Coronavirus (COVID-19): Important Information From Tri-City Medical Center Learn more

Electrophysiology – The technology behind treating heart arrhythmia

Electrophysiology – The technology behind treating heart arrhythmia

Heart health concept with doctor holding red plastic heart

June 30, 2022

“At Tri-City Medical Center, we offer the latest in arrhythmia testing, treatments and procedures for patients experiencing a rapid, irregular heart rhythm, or atrial fibrillation,” said Mohammad Pashmforoush, MD, PhD, a board-certified clinical cardiac electrophysiologist who is the director of the Electrophysiology Laboratory at the hospital. “AFib or AF is the most common form of arrhythmia and may cause blood clots, stroke, heart failure and other heart-related complications, if left untreated. Patients often describe it as a pounding, racing heartbeat and experience fatigue, sweating, dizziness or shortness of breath.”

The human heart beats about 100,000 times a day, pumping blood throughout the body, thanks to an electrical, or conduction system that controls the heart’s rate (speed) and rhythm (pattern). A person’s heart rate, or pulse, usually averages about 60 to 100 beats per minute (bpm) depending upon what the individual is doing – resting vs exercising, or if there is an underlying health issue. A normal sinus rhythm (NSR) is a pattern of electrical impulses, originating in the sinus node of the heart, which signal the heart muscle to contract, or beat so it can pump the blood. The conduction system ensures that the heart beats in a normal rhythm so that blood circulates and continuously exchanges oxygen-rich blood from the lungs with oxygen-poor blood from the rest of the body.

“Afib is a very serious condition and anyone experiencing symptoms should see their primary care doctor for a referral to a cardiovascular specialist for evaluation,” said Dr. Pashmforoush. “If the arrhythmia cannot be located during an initial series of tests, then we can perform electrophysiologic testing and cardiac mapping, called an EP study, in the electrophysiology lab at Tri-City.”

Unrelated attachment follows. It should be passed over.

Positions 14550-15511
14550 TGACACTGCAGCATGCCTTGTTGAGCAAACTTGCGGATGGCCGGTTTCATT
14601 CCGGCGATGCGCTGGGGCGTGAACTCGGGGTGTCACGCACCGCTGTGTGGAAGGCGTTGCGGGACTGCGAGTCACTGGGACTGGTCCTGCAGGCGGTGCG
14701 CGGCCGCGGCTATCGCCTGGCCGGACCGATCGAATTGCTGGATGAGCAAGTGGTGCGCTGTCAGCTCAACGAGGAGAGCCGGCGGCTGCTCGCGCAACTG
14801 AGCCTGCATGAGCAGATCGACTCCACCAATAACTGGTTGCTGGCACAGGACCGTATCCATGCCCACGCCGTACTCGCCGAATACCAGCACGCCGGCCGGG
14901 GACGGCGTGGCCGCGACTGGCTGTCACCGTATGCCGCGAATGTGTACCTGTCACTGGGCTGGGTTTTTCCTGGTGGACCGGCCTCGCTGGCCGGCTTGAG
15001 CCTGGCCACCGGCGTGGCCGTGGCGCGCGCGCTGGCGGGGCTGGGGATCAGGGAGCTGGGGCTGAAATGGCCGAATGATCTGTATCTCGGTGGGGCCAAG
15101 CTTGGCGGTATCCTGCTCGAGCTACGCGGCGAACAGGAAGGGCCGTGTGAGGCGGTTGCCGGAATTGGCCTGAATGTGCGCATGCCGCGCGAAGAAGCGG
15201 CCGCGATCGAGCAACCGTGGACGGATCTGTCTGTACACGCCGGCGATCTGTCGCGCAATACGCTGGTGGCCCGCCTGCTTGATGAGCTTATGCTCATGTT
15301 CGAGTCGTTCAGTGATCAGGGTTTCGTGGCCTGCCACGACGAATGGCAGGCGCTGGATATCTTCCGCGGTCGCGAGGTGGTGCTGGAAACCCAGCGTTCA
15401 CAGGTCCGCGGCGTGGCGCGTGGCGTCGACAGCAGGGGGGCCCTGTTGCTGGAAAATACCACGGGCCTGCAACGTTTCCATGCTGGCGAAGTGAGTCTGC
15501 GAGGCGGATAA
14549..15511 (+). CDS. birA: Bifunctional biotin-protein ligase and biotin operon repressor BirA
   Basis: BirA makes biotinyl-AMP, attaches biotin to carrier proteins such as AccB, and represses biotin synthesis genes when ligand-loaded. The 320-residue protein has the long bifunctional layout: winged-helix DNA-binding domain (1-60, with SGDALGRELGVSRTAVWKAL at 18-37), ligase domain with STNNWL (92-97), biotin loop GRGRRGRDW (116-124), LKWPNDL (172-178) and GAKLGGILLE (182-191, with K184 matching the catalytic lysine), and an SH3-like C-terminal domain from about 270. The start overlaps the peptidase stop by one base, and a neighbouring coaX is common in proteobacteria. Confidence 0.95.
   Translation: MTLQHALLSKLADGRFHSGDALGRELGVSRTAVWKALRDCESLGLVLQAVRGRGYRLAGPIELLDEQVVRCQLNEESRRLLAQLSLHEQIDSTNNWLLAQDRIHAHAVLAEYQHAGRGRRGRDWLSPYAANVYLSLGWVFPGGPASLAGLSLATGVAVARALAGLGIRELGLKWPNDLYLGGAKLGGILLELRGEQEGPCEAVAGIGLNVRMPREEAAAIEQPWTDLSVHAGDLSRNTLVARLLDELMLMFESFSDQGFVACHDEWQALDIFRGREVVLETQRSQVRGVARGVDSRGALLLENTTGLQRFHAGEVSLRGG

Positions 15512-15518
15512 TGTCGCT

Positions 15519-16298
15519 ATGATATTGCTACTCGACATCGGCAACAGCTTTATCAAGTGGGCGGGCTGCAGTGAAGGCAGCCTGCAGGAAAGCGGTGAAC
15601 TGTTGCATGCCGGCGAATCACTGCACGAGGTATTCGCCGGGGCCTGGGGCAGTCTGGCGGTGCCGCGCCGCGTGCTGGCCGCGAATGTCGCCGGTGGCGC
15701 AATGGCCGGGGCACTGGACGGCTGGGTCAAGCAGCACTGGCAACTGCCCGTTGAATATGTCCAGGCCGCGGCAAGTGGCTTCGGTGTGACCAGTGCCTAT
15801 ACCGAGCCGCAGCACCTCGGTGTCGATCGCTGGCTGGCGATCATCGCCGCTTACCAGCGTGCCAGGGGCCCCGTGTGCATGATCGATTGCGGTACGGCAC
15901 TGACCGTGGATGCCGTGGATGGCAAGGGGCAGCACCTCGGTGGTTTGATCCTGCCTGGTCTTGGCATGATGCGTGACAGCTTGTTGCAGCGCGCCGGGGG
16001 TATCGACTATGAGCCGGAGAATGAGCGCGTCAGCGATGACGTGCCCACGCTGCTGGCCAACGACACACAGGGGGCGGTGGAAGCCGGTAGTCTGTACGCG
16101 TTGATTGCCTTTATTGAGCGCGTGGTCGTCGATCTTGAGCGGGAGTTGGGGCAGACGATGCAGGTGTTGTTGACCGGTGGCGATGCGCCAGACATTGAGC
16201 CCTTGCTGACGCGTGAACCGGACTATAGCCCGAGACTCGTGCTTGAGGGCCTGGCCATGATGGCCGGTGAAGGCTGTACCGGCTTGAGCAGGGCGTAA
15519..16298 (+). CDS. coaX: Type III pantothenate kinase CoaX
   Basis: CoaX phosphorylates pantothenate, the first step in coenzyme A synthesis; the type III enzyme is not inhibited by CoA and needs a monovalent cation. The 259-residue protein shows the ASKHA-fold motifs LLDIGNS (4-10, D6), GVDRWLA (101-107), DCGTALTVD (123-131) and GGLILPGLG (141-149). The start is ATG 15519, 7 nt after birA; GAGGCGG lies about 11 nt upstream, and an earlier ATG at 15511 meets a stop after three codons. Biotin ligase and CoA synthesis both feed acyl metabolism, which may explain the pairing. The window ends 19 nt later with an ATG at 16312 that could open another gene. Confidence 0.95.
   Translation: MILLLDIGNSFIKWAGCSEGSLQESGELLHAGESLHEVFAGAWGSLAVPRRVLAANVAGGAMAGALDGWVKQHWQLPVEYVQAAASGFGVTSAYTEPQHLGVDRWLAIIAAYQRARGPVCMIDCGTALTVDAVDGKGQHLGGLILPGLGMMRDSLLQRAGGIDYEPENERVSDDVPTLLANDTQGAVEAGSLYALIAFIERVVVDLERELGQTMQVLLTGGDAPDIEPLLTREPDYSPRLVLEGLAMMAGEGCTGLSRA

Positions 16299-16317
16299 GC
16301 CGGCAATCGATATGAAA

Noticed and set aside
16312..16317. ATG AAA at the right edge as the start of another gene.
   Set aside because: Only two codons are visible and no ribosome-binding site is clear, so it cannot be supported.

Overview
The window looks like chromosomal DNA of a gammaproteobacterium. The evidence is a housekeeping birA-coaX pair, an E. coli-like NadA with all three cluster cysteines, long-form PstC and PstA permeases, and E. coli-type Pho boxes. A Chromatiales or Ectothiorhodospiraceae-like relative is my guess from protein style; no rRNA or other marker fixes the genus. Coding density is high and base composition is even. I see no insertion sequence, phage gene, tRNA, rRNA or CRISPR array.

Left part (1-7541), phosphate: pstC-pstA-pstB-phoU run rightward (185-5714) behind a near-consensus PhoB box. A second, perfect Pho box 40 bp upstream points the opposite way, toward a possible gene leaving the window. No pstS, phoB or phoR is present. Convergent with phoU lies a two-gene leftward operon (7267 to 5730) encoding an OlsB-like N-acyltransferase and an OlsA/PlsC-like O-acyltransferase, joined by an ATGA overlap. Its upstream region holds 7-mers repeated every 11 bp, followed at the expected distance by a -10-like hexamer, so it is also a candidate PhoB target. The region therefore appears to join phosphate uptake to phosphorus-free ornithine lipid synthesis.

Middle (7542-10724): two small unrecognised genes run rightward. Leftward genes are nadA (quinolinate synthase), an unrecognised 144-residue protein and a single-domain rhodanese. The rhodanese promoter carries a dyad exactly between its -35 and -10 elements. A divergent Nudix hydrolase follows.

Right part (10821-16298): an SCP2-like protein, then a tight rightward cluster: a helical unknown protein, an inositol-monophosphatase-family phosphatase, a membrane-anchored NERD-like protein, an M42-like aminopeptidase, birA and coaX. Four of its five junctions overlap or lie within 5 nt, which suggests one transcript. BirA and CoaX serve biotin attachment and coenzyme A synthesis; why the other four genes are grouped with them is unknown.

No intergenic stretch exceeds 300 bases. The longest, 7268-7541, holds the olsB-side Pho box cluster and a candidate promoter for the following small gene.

During an EP study, which may last about two to four hours, Dr. Pashmforoush inserts thin, flexible cardiac catheters tipped with electrodes into a vein in the patient’s groin, arm or neck; he uses moving X-ray images (fluoroscopy) to guide him as he threads the catheters through the blood vessels to different areas of the heart. Once in place, the electrodes can map the spread of electrical impulses through the heart. Dr. Pashmforoush may perform a series of tests to 1) measure how the electrical signals move through the heart, 2) safely simulate an abnormal heart rhythm to see how well a medication is working and/or determine the cause, 3) map the heart to locate the signal source, and/or determine the best place to perform a catheter ablation, and 4) assess the need for an implantable cardioverter device (ICD).

If a catheter ablation is selected as the course of treatment, then Dr. Pashmforoush can use either traditional radiofrequency ablation (heat) or cryoablation (cold energy) to intentionally scar and safely destroy the small portion of heart tissue causing the irregularity. Both are minimally invasive techniques. In cryoablation, he uses a catheter with an inflatable balloon to deliver liquid nitrogen to freeze the tissue around the veins; the blood can still flow, but the unwanted electrical signals cannot get through.

An ICD is a battery-operated device about the size of a credit card that monitors the heart’s rhythm and delivers electrical pulses or shocks – called defibrillation – if an abnormal rhythm is detected. Sometimes, arrhythmias can be life-threatening and lead to sudden cardiac arrest (SCA), where the heart stops beating without warning and proves fatal if not treated within minutes. The ICD, or defibrillator, is implanted on the left side of the chest just under the skin. A wire is threaded through an incision into a vein in the upper chest. Using x-ray monitors, Dr. Pashmforoush guides the wire into one of the heart’s chambers so that the leads are attached directly to the heart muscle. Patients generally require an overnight hospital stay.

“Once a patient has an ICD, I can know in minutes if there is any abnormal heart rhythm as the information is transmitted electronically to me,” said Dr. Pashmforoush. “I can quickly determine if the patient needs to come to the emergency room or is OK to come to my office. The technology is saving lives and reducing the risk for SCA.”

“As a cardiac electrophysiologist, it is very satisfying to have a patient who is very sick overcome their illness and eventually become healthy and return to their daily activities, thanks to the cutting-edge technology that is available today to treat Afib.”

To learn more about the cardiovascular services offered at Tri-City Medical Center’s Cardiovascular Health Institute, click here or call 760-940-LIFE (5433).

Mohammad Pashmforoush, MD

Mohammad Pashmforoush, MD, PhD

2022-06-30T08:30:48-07:00
X
X